Monday, 24 August 2015

How RSS reader Feedley emerged as true winner as Google Reader died

The concept of RSS readers appeal to all- you have a single platform to store the content you like over the net from different website, news sites, blogs and YouTube etc. which you can browse or share or keep for future reference. The market was ruled by Google with its Reader.

 So we all know Google discontinued its Google Reader in July 2013 as part of its corporate structuring started in 2011 cleaning it of 70 loss making products. The move made absolute sense- Reader did have a loyal following but with competition like facebook posts, it was losing popularity. Also to be frank, the product was under invested as Google's focus was on developing and promoting other products like Google+ Never the less, Reader's death was Feedley's gain as it emerged as the best alternative RSS reader. Credit for same goes to its better functionality owing to beautiful magazine style image centric design. This aspect makes the user experience definitely better with the added benefit that in the world of touch screen tablets and phones, it is not lost. Feedley grabbed the opportunity with both hands and announced hassle free migration for existing Reader users with their Google login. With a single click the entire account of user is moved to Feedley and arranged into folders and sub folders. Feedley added functionalities like Must read section, headlines only and investing in state of art API capabilities to be the best at the game.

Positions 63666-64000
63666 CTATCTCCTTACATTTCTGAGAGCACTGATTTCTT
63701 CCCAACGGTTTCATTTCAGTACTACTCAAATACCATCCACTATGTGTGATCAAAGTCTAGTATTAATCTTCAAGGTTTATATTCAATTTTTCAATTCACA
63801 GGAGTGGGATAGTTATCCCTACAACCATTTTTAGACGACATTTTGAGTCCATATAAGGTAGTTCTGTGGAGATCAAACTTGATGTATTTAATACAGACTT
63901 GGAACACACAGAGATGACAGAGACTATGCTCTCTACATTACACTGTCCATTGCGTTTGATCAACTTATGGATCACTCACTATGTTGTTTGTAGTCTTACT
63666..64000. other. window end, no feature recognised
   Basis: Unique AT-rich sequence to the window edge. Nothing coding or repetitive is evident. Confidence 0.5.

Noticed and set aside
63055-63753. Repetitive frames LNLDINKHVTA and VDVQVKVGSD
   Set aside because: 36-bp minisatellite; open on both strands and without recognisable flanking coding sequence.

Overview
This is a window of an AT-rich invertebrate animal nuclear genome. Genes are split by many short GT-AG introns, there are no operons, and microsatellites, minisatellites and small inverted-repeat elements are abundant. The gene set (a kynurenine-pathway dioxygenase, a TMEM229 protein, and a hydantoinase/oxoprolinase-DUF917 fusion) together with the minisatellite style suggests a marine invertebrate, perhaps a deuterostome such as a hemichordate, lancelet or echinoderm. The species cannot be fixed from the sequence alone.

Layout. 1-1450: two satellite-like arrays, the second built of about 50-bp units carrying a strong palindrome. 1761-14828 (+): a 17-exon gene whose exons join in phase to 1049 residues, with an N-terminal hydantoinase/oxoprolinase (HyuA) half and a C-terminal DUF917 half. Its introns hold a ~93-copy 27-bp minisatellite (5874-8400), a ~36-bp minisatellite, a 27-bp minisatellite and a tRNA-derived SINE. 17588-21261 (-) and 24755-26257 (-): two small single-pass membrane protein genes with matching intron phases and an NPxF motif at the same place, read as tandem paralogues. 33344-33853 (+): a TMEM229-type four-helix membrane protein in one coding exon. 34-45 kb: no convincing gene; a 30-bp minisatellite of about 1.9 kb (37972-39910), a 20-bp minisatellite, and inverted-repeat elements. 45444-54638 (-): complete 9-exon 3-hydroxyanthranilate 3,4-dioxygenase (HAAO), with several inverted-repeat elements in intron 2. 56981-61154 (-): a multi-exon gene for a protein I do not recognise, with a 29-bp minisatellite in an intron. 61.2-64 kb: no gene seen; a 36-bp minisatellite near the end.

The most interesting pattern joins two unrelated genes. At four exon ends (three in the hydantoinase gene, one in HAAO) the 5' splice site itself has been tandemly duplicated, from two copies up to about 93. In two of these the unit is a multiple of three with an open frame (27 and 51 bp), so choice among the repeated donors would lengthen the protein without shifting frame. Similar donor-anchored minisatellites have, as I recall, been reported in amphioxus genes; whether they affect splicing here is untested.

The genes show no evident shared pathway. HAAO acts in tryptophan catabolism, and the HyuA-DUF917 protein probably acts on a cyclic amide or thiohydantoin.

It gained whopping 12 Mn new users in 2 months into the announcement of Reader's , such was the impact of these measures taken by Feedley. It kept improvising with time and now has extended the log in facility from just Google account to Twitter, Facebook, Microsoft & Importing OPML along with providing personalized experience to user. It has become popular with apps for phones and tablets, also offering integration with Pocket, Inst paper and Ever note.

Thus gradually, Freedley has carved a strong place for itself in this niche RSS reader market, a place left willingly by Google to focus on other lucrative fronts.